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Intellectual Property Law

New Matter FALL 2019, Volume 44 Number 3

Case Comments

Lowell Anderson

Stetina Brunda Garred & Brucker

ANTI-SLAPP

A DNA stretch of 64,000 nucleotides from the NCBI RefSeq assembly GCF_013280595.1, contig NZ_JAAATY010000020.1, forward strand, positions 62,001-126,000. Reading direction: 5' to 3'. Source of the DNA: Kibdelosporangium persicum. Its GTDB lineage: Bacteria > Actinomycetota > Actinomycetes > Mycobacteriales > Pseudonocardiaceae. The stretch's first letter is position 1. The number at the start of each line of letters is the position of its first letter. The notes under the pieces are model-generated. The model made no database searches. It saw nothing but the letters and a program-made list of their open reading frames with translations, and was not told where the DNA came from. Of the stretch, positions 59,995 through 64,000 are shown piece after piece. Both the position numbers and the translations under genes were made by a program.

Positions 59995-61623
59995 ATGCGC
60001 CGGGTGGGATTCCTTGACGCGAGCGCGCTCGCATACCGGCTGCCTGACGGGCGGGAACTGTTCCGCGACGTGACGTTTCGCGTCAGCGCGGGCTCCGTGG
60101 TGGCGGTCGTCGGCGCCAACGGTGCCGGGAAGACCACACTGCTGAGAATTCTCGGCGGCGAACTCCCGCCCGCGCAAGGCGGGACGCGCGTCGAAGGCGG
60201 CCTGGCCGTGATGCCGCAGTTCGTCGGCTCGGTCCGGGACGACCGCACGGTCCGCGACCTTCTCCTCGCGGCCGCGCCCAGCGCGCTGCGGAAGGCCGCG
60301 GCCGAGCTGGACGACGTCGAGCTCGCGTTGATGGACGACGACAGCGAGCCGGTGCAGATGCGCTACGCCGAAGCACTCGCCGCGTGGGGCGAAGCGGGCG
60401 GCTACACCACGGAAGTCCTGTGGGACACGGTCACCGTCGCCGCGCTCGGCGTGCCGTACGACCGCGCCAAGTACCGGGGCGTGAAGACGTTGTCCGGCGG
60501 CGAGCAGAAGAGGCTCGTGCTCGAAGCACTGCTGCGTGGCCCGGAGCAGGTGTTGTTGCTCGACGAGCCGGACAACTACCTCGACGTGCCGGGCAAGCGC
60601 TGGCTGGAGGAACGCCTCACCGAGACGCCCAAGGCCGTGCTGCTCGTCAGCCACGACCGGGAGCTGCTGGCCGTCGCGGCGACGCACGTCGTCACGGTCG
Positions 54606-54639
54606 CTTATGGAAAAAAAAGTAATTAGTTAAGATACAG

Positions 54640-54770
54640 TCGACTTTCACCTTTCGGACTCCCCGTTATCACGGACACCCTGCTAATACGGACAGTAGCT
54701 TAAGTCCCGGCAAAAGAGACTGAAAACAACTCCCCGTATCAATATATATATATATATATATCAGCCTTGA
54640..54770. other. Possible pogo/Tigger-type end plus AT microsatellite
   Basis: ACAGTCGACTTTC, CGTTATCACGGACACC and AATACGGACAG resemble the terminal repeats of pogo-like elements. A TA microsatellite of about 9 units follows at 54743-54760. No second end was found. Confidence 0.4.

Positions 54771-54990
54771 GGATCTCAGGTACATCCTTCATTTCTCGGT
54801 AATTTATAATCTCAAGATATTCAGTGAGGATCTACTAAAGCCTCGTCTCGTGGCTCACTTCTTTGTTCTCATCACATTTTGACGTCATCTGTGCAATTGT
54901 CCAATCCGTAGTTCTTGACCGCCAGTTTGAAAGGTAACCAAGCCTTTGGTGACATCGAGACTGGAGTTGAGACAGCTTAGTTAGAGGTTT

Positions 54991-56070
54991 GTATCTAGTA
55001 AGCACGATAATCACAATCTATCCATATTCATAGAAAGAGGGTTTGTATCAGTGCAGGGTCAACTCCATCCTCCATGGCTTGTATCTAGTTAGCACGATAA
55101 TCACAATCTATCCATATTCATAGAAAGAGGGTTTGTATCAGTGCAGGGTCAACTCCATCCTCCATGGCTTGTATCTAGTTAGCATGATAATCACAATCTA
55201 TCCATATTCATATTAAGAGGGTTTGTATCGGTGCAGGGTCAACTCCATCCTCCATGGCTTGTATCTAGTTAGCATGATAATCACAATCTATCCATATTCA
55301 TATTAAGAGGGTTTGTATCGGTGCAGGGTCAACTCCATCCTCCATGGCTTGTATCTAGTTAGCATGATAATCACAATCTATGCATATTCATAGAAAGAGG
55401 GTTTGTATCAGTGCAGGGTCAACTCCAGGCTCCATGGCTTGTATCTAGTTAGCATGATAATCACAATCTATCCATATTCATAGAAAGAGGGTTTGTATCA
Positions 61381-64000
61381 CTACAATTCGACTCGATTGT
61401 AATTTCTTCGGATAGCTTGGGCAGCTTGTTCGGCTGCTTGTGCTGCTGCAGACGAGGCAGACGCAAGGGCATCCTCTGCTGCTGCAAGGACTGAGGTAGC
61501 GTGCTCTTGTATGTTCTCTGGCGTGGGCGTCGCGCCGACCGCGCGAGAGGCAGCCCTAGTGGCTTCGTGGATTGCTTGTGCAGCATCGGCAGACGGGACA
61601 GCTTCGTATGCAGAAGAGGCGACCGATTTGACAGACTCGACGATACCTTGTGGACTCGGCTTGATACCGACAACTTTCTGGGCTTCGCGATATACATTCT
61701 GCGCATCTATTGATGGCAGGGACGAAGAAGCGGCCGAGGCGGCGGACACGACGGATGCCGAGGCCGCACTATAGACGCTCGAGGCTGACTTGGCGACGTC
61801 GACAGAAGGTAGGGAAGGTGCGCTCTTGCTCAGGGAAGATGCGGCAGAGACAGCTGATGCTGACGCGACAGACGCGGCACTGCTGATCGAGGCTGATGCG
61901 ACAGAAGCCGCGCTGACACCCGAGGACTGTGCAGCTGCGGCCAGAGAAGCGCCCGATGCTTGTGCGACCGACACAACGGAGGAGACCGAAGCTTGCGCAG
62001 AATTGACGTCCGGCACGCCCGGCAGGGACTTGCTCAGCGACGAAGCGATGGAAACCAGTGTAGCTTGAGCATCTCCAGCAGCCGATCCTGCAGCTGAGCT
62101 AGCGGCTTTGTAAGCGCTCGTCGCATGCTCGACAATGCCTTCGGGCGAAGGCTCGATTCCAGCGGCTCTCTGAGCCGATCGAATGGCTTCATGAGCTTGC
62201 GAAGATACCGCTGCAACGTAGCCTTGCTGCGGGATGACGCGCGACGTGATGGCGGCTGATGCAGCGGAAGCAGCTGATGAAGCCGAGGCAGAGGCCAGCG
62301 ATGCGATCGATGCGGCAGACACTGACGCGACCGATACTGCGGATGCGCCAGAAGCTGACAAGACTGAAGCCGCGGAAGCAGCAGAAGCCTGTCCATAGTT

The Defendant provides confidential advice to clients on the value of advertising on various websites, including rating websites on "adult content" and "copyright infringement." Unhappy with its ratings, Plaintiff website owner sued for trade libel, interference and unfair competition. The trial and appeal courts struck the claims under the catchall provision of California’s anti-SLAPP statute because of the public interest in adult content and illegal distribution of copyrighted materials. California’s catchall provision protects "any other conduct in furtherance of the exercise of the constitutional right of petition or the constitutional right of free speech in connection with a public issue or an issue of public interest." Cal. Code Civ. P. § 425.16(e)(4). Commercial speech is not automatically excluded from protection, but "depends not only on the content of that speech but also the identity of the speaker, the intended audience, and the purpose of the statement." "What we hold is that the context of a defendant’s statement is relevant, though not dispositive, in analyzing whether the statement was made ‘in furtherance of’ free speech ‘in connection with’ a public issue. (§ 425.16, subd. (e)(4).) In an age of easy public access to previously private information through social media and other means, context allows us to assess the functional relationship between a statement and the issue of public interest on which it touches—deciding, in the process, whether it merits protection under a statute designed to ‘encourage continued participation in matters of public significance.’ (§ 425.16, subd. (a).)" "[T]he catchall provision demands ‘some degree of closeness’ between the challenged statements and the asserted public interest." "We are not concerned with the social utility of the speech at issue, or the degree to which it propelled the conversation in any particular direction; rather, we examine whether a defendant—through public or private speech or conduct—participated in, or furthered, the discourse that makes an issue one of public interest." "But the inquiry of whether a statement contributes to the public debate is one a court can hardly undertake without incorporating considerations of context —including audience, speaker, and purpose." Here, the confidential information never entered the public sphere of discussion, and Defendant "did not issue its report in furtherance of free speech ‘in connection with’ an issue of public interest." The anti-SLAPP dismissal was reversed. Filmon.com, Inc. v. Doubleverify, Inc., 7 Cal. 5th 133, 439 P.3d 1156, 246 Cal.Rptr.3d 591 (2019).

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